Plasma is the only desktop environment in the Linux world with good fractional scaling. Rather than being limited to just say 100% or 200% view, or even 125% and 150% view, it lets you go down to tiny percentages (up to 6.25% resolution), so you can choose something like 113% or 137.5% if you like. This works quite well, and in my experience, even better than what Windows 10 does. When I tried fractional scaling on a desktop I got about 18 months back, the system tray icons would randomly appear or disappear based on the selected percentage. Plasma manages pretty good (not always perfect) results, but way ahead of anything else.
A full suite of mature applications
Plasma also comes with a decent stack of programs, all homegrown as part of the KDE family. Some of the names include Okular, GwenView, KTorrent, Konversation, Marble, DigiKam, Krita, Falkon, lots of games, and others. Some of these applications are good, a few even excellent. Of course, there's room for improvement, but again, if we look at the application scene in a cohesive way, Plasma offers more programs and with better/higher maturity than other environments.
Speed, jolly good speed. Low resource usage. Boom.
I'm no fanboi. I'm not deluded. Plasma does many things well - and several things not so well or even badly. Specifically, its online accounts functionality is severely neglected. It used to feature more prominently, but it rarely worked well. You would get tons of silly Akonadi errors, services wouldn't run or connect, and over time, the concept got quietly sidelined. Gnome does online accounts much more effectively, for instance.
Similarly, until quite recently, the Samba connectivity in Plasma used to lag quite some behind the other desktops. The situation has improved massively, including better speed, file copy timestamps, network playback and caching, and authentication. But the job ain't done, and there's more to be done here. In particular, Samba printing is a complete no-go - there just isn't the necessary backend code to allow you to connect natively to Samba printers, but, worse yet, the buttons ARE there.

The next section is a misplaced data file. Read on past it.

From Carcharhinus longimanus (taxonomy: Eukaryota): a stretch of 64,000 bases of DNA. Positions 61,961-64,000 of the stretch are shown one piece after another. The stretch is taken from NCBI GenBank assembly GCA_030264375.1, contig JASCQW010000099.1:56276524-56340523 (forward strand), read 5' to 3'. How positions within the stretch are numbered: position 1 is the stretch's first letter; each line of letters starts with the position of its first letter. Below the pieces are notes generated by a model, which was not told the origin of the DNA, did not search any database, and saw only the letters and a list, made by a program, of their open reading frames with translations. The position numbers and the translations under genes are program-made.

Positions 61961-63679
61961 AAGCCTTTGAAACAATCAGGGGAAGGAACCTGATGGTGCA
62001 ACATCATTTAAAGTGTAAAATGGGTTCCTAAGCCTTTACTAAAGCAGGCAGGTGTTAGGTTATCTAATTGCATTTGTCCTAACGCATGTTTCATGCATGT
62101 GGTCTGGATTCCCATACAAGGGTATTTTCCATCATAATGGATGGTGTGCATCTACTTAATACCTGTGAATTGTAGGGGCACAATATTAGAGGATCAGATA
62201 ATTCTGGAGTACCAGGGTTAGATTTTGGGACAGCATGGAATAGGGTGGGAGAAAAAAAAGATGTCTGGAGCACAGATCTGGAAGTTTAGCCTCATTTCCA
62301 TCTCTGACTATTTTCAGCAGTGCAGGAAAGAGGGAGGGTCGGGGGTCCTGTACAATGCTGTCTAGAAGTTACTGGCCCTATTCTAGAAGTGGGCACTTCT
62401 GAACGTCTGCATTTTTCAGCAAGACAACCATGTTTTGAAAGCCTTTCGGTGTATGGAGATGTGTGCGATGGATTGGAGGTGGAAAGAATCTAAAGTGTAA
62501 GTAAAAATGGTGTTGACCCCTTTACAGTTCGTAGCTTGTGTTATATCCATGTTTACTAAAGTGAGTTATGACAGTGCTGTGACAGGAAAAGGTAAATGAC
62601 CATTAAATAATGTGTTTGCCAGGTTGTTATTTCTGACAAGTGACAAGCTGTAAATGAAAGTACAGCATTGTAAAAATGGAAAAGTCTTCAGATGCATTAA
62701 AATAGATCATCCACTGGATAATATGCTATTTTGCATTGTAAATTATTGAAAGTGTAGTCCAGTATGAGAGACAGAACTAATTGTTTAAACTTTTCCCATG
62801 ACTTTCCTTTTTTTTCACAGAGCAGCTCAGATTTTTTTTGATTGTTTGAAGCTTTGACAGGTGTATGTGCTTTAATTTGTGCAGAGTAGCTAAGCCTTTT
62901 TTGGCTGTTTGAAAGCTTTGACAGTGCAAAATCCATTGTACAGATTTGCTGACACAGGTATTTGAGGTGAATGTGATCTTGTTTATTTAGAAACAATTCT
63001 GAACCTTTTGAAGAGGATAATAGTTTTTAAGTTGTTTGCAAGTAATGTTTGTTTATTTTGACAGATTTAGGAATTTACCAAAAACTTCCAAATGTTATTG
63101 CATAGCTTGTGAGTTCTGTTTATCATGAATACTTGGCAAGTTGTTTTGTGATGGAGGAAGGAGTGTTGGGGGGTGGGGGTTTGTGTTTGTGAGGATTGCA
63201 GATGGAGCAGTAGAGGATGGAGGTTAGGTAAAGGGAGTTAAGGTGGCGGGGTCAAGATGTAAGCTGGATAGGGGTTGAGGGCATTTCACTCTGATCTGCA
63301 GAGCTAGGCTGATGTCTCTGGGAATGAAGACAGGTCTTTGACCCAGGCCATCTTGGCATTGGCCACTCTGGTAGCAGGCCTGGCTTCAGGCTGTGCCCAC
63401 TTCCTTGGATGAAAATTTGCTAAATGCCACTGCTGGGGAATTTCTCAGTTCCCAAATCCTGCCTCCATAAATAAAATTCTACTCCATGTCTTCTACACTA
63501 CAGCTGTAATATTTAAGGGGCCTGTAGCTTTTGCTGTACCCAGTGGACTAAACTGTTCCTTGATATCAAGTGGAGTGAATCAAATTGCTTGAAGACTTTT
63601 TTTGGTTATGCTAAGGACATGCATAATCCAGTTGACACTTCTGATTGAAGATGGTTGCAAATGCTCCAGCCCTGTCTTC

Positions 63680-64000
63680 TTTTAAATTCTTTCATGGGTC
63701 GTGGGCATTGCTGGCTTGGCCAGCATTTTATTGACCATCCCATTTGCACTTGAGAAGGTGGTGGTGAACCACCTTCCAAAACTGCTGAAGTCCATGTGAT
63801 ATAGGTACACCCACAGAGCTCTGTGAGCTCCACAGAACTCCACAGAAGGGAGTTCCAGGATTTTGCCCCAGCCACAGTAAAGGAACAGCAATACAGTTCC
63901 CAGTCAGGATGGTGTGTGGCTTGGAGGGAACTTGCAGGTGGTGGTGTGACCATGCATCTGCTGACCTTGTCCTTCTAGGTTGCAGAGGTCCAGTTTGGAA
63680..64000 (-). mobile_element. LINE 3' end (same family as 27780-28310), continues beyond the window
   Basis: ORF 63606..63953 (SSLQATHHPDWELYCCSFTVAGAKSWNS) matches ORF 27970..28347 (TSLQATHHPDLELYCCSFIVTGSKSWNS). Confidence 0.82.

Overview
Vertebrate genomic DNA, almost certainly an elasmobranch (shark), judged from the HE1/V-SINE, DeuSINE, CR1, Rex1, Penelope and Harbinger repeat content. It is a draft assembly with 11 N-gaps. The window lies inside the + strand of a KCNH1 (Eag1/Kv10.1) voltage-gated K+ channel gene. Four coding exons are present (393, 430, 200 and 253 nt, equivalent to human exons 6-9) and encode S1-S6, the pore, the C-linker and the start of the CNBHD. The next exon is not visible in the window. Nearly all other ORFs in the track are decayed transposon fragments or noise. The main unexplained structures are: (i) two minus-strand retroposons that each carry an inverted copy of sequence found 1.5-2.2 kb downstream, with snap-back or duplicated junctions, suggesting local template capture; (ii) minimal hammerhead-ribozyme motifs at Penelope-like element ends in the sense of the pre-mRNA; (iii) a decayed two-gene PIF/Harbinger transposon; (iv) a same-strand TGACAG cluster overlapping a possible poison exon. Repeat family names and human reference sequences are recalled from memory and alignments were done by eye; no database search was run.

But other than these two things, for the most part, Plasma is a jolly, jolly almost product.
The Linux desktop is a tricky space. It's no arena for amateurs, newbs or those who expect peace and quite all the time. Most of the time, the desktop isn't a passive background for your actual work, you need to actively fight it and wrestle it, and that gets boring after a while. Plasma stands out in this domain as a beacon of consistency, great looks, and excellent functionality. You can use it without having to have nerd epaulettes on your shoulders. In a way, it's approaching the idea of product, the way markets and consumers perceive the concept.
When you consider the fact that Plasma is mostly volunteer work - with some paid contributions, of course, the results look pretty neat. Of course, that's never an excuse for a lack of professionalism, but when you consider the many products out there, with significant backing, and then look at the poor state of their UI, usability and user focus, Plasma starts to look like a real bargain. Recently, I've been warming up more and more to its many sweet features. And by recently, I mean the last 2-3 years. However, let's not forget the soul-wrenching regressions and random bugs. Those are never too far off in the Linux world. But as things stand, Plasma is a really phenomenal desktop, and I hope the KDE team will be able to take it to the next level - make it something that even the normies can enjoy. One can hope.
P.S. I hope you will forgive me the use of Imperial units in the title; replacing miles for kilometers just doesn't make it into a useful phrase.